Six million households face a £1,000 cut to their benefits if a temporary increase to Universal Credit is not kept in place, new research claims.
Claimants were given a £20-a-week boost in response to the coronavirus pandemic in April, which will end in April 2021.
Chancellor Rishi Sunak says he will make his mind up about whether to keep the higher rate going next year.
Left-leaning policy researchers the Resolution Foundation urged him to keep it, to protect vulnerable families.
Failing to extend the £20 increase would hit families just as unemployment levels were expected to peak, the foundation said, with the government predicting 2.6 million could be out of work by the middle of next year.
Resolution Foundation chief executive Torsten Bell said: "Austerity is not going to feel like it's over for lower-income families because the chancellor yesterday (Wednesday) chose to continue with plans to cut £1,000 from six million households' benefits next April at a time when unemployment will be nearing its peak.
"That is in the end, I think, untenable and we are expecting the chancellor to change his mind on that at some point, but he chose not to do so yesterday (Wednesday)."
Footballer Marcus Rashford - who campaigned for the government to provide free school meals to children during the holidays - tweeted the chancellor on Wednesday, asking: "Is the Universal Credit uplift going to be taken away in April?"
Mr Sunak told BBC Breakfast it "wouldn't be right to make a permanent decision about that now when the economic outlook is so uncertain".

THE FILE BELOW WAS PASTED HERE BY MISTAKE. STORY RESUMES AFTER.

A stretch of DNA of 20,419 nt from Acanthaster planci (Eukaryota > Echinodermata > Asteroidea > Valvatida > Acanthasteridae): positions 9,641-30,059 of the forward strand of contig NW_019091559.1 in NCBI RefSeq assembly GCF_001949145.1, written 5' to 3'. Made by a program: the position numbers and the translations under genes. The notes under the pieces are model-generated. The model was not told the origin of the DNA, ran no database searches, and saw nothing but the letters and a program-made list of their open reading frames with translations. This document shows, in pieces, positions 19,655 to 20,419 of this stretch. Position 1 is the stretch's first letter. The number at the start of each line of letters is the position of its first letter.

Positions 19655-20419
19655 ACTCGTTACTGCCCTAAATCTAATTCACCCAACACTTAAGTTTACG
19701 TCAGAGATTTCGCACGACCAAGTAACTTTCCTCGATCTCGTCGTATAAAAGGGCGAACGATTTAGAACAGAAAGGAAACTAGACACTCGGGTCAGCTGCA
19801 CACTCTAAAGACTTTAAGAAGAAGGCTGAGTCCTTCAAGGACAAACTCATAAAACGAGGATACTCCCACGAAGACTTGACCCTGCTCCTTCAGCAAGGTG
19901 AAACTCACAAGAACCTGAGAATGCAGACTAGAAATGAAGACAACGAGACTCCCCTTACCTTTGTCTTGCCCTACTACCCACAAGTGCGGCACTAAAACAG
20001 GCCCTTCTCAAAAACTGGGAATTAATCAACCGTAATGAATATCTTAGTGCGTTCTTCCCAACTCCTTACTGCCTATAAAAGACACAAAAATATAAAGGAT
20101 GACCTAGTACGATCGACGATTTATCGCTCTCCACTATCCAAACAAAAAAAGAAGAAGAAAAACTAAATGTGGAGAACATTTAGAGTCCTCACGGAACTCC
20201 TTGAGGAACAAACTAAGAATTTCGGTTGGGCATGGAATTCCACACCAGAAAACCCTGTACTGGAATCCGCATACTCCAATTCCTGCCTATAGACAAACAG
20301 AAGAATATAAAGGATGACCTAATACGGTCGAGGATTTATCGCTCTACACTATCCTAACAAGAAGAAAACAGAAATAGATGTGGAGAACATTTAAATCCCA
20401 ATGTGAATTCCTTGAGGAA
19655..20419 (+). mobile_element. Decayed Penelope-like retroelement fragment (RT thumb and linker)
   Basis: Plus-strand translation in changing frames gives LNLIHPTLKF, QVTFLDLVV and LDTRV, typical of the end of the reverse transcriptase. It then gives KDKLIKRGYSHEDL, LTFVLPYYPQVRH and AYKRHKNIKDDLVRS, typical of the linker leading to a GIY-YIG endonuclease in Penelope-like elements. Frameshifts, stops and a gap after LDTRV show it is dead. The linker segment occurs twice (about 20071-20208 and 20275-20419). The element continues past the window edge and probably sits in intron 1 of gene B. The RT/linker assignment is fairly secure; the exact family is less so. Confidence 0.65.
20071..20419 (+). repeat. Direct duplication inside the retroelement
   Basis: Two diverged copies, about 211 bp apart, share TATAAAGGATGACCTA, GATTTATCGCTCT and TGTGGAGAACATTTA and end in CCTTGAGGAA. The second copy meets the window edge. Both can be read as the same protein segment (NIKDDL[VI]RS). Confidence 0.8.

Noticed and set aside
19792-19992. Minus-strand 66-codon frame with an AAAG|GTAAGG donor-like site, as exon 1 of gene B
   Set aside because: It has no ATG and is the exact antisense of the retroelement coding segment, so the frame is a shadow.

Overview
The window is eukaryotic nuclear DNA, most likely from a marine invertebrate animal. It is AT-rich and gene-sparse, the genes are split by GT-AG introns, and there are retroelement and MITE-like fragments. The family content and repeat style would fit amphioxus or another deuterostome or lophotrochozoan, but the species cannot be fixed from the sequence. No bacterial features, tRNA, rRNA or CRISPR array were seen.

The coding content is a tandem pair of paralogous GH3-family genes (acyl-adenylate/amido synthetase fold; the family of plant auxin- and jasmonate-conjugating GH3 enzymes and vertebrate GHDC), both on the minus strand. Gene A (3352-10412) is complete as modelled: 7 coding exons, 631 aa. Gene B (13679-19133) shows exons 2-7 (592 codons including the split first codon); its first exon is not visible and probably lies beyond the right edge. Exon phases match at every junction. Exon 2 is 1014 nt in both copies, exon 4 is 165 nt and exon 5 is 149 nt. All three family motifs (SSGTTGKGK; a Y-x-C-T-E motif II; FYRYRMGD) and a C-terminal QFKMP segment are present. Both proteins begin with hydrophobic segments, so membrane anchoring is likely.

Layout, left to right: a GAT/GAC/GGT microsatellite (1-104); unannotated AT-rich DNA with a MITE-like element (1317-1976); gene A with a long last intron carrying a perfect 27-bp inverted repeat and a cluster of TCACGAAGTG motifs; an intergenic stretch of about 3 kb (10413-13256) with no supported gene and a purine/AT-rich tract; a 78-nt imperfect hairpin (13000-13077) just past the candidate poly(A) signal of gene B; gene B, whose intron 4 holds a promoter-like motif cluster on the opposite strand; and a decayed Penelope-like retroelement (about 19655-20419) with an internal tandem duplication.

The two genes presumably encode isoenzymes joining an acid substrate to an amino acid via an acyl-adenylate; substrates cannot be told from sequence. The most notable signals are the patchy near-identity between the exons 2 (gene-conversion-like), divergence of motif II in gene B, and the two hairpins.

The director of the Institute for Fiscal Studies think tank, Paul Johnson, said it was "disappointing" Mr Sunak did not make an announcement on whether he would keep the temporary increase or not.
"If the government is not going to maintain it at its current level it should say so explicitly and give people time to prepare - £20 a week is a lot for those dependent on benefits," he said.
"If it does delay announcing the increase until March and is once again unable as a result to increase legacy benefits and contributory benefits at the same time, then that would be simply inexcusable."
Mr Sunak said the measure was introduced on a "temporary" basis, during a "many months of a national lockdown [with a] very severe set of restrictions", saying it was a "period of acute panic".
But the chancellor told BBC Breakfast: "It runs all the way to next spring and it wouldn't be right to make a permanent decision about that now when the economic outlook is so uncertain.
"Let's get to that point, let's see where we are with the economy, the restrictions and then decide what the best way to support people who need our help is, and we can make a clearer decision about that next year."
Benefits cap 'devastating'
Campaigners have also been calling for the benefits cap to be relaxed during the pandemic.
The cap limits the amount a single household can receive in benefits, and is set at £20,000 a year for families outside London. For those in London, benefits are capped at £23,000 a year.
There were 168,400 households subject to the cap in August 2020 - up from around 77,913 households in February, before the coronavirus pandemic hit.
The Child Action Poverty Group (CAPG) says the uplift in Universal Credit has been one of the factors behind the huge increase in the number of families seeing their benefits capped during the pandemic.
This means that many families, especially those in areas where rents are high, have not benefited from the increase in Universal Credit. Fifty-eight thousand households had their Universal Credit capped for the first time, according to the Department for Work and Pensions.
Labour's shadow employment minister, Seema Malhotra, said: "It is devastating to see the number of families hit by the benefit cap is still rapidly rising, with more households across the country being pulled into hardship.
"To help families struggling to get by this Christmas, the government must scrap the cap now."